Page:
Kronos Quartet

(Concert Hall)


What a night. What a buzz. The Concert Hall was crowded, not packed. It rang with clamour for an ensemble that warrants acclaim for its longevity and its contribution to new music, as well as for the vibrant excellence of its programming, playing and all round performance.

Kronos Quartet started out back in 1973 as the enfants terribles of string quartets. Museum music Beethoven et al.- have never graced their stage, then or now. From his teens, David Harrington got hooked on playing NEW music and, lucky man, follows his dream and passion today by having commissioned 500 pieces from established and new composers.

If your love is the classics or your music diet doesn?t extend beyond Bach, then Kronos is NOT for you; though you could be tempted by a suite of beautiful Bollywood love songs from Rahul Dev Burman, the only not-living composer on the programme (hows that for political correctness, Don Watson?)

This attractive music showcased the wonderful playing of Hank Dutt (viola) and Jennifer Culp (cello). It also came with engaging sound effects and the precise tapping of a tabla.

Hows that? you ask, this is supposed to be a string quartet!

Kronos, like their namesake, the Titan who deposed his father as ruler of the world, breaks all the rules. They perform with a full-on light show, amplification and with backing tapes, in the case of Burmans music, arranged from his movie scores since his death 10 years ago. What would the masters mutter?

Well, let them tut tut! Kronos has marked the bench and shown the way. They have given the healthy student attendance from the Conservatorium and QUT (where were the UQ students?), who accessed the concert for near-movie-ticket price, new music for a new millennium. We cant live on a diet of stale stuff for ever.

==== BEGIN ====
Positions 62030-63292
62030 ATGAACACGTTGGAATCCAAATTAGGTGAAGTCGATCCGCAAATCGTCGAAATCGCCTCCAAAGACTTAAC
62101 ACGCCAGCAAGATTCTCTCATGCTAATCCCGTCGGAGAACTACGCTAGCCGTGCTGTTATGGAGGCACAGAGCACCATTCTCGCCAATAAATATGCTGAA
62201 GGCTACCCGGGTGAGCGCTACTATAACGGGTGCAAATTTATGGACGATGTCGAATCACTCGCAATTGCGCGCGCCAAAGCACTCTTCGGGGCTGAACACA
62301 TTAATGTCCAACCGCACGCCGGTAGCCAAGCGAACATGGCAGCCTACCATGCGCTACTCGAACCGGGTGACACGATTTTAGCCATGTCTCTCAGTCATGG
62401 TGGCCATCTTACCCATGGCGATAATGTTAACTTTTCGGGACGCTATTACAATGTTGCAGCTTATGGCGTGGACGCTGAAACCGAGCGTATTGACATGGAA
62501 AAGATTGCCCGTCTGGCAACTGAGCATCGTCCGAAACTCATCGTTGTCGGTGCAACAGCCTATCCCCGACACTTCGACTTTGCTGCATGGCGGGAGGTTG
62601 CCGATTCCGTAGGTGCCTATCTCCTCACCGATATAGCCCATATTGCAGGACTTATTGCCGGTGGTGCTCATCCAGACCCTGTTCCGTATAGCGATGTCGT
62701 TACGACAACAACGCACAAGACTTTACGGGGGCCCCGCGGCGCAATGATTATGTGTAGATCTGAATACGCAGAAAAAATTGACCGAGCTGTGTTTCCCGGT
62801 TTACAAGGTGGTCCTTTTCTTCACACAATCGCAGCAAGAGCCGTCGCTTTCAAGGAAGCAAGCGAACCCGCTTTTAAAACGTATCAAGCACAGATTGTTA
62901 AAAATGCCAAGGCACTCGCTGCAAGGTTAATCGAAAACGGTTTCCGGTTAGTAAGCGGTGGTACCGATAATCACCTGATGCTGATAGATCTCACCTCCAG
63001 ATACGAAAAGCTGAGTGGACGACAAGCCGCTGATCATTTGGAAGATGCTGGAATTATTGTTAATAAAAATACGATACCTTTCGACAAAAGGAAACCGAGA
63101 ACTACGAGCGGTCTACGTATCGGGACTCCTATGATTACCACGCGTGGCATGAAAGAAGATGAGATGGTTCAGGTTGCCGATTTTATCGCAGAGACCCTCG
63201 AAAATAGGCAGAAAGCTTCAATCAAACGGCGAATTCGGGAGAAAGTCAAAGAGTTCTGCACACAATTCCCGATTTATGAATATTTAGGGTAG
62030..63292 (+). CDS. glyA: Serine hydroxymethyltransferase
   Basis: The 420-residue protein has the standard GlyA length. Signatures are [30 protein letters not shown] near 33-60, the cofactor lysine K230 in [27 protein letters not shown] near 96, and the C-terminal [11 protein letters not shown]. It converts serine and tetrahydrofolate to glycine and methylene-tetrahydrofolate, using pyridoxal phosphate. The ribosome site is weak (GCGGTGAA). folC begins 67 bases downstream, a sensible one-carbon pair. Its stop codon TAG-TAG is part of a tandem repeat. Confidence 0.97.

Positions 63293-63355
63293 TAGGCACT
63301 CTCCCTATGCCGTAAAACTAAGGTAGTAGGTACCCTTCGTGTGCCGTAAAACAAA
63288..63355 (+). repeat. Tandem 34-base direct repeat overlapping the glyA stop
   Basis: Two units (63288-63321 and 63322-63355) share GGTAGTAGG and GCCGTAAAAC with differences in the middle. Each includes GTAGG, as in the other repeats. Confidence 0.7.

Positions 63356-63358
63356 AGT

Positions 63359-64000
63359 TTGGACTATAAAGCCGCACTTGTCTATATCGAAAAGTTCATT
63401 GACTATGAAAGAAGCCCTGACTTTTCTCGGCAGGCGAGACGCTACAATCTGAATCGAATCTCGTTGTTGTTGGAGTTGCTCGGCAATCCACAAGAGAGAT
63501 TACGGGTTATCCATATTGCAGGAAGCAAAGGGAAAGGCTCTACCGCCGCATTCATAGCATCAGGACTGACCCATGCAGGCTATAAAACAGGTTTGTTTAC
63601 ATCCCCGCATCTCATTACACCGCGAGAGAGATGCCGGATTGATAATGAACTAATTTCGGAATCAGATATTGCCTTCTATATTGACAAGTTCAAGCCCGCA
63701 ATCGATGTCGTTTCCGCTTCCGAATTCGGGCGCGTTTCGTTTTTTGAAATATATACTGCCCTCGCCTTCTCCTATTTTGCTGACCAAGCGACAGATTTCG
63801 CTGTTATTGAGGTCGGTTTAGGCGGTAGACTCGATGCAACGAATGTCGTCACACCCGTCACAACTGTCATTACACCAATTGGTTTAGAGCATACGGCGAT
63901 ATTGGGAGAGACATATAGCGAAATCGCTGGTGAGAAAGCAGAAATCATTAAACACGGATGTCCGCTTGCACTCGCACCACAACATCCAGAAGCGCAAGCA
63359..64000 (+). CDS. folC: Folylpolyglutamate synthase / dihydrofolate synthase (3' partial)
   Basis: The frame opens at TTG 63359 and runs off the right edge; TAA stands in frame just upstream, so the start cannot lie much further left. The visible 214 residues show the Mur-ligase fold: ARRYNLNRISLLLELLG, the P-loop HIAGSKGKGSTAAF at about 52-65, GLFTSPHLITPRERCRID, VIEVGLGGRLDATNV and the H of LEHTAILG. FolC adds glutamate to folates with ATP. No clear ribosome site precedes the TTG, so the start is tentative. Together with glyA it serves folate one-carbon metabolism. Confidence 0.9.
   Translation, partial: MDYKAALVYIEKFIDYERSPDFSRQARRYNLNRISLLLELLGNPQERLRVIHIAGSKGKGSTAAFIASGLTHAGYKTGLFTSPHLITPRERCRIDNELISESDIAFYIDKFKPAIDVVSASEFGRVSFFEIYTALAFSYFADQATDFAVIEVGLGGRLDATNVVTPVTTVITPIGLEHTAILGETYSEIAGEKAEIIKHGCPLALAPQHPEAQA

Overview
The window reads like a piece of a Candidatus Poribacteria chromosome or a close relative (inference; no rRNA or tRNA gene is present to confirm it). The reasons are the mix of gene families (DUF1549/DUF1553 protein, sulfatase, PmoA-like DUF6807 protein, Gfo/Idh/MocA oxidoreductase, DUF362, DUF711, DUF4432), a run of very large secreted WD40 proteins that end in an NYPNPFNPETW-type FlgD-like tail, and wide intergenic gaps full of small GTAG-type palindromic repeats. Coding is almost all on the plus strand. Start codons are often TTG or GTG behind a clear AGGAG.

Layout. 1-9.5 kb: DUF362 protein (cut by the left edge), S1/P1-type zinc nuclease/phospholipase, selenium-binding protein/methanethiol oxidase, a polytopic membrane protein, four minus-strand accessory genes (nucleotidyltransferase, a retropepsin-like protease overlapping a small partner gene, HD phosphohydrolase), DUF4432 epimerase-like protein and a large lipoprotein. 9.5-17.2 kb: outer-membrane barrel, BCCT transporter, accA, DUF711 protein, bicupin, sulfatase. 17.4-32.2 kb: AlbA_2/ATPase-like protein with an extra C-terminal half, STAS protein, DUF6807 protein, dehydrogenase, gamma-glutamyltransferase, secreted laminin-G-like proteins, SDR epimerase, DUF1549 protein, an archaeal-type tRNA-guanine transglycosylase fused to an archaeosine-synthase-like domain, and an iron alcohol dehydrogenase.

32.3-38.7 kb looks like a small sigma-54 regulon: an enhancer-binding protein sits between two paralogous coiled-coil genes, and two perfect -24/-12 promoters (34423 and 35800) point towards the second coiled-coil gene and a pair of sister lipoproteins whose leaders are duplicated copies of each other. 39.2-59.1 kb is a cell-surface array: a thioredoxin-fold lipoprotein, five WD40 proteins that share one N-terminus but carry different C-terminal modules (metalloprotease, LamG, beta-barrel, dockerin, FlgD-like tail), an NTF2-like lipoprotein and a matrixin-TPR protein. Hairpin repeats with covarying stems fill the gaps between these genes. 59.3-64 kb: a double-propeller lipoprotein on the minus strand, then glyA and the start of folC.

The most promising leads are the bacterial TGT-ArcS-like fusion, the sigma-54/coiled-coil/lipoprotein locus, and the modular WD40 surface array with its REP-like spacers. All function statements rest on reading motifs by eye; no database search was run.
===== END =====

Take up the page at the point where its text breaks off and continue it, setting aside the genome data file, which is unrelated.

Kronos programme delivered a living music concert, for once, for Musica Viva.

The oldest is Peter Sculthorpe (born 1929) whose Jabiru Dreaming from 1990 opened the concert with quotes from and references to Australian sights and sounds and indigenous chant.

The youngest is Alexandra du Bois (born 1981) whose an eye for an eye makes the whole world blind is a deeply felt lament on the folly of war written in 2003 as American (and others) prepared to invade Iraq.

Willem Jeths (born 1959) Intus Trepidare (Trembling from Within) comes from 2003 and leaves us listening to a string quartet that is turned upside down , just like our world. The cello plays at the top of the score and the first violin takes its G string down as low as it can go.

Steve Reichs has written two quartets for Kronos (as has Sculthorpe). These performers of new music gave a powerful reading of the minimalists Triple Quartet 1999 a driving three movement piece that needs to be supported by a pre-recorded tape that supplies the other eight players.

Kronos was generous with their encores. First an offering from Icelandic band Sigur Ros, that was some of the most interesting music of the night, followed by the screaming violins of David Harrington and John Sherba as we got a full-on light show and an electric rendition of a well known anthem as distorted by Hendrix at Woodstock in 1969.

How much and how little has changed in our world.

— John Colwill
(Performance seen: Tue 8th March 2005)